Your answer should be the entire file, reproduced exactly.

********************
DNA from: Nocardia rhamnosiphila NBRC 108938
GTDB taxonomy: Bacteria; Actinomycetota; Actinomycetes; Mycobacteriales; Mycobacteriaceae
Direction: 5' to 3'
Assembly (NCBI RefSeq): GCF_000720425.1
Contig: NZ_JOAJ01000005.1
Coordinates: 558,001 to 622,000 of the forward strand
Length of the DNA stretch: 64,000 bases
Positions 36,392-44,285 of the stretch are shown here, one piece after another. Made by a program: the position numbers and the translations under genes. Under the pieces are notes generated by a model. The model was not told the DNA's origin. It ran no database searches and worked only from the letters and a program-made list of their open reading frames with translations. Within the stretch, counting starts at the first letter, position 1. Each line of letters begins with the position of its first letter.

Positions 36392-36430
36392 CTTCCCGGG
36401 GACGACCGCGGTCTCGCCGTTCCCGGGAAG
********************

DNA from: Nocardia rhamnosiphila NBRC 108938
GTDB taxonomy: Bacteria; Actinomycetota; Actinomycetes; Mycobacteriales; Mycobacteriaceae
Direction: 5' to 3'
Assembly (NCBI RefSeq): GCF_000720425.1
Contig: NZ_JOAJ01000005.1
Coordinates: 558,001 to 622,000 of the forward strand
Length of the DNA stretch: 64,000 bases
Positions 36,392-44,285 of the stretch are shown here, one piece after another. Made by a program: the position numbers and the translations under genes. Under the pieces are notes generated by a model. The model was not told the DNA's origin. It ran no database searches and worked only from the letters and a program-made list of their open reading frames with translations. Within the stretch, counting starts at the first letter, position 1. Each line of letters begins with the position of its first letter.

Positions 36392-36430
36392 CTTCCCGGG
36401 GACGACCGCGGTCTCGCCGTTCCCGGGAAG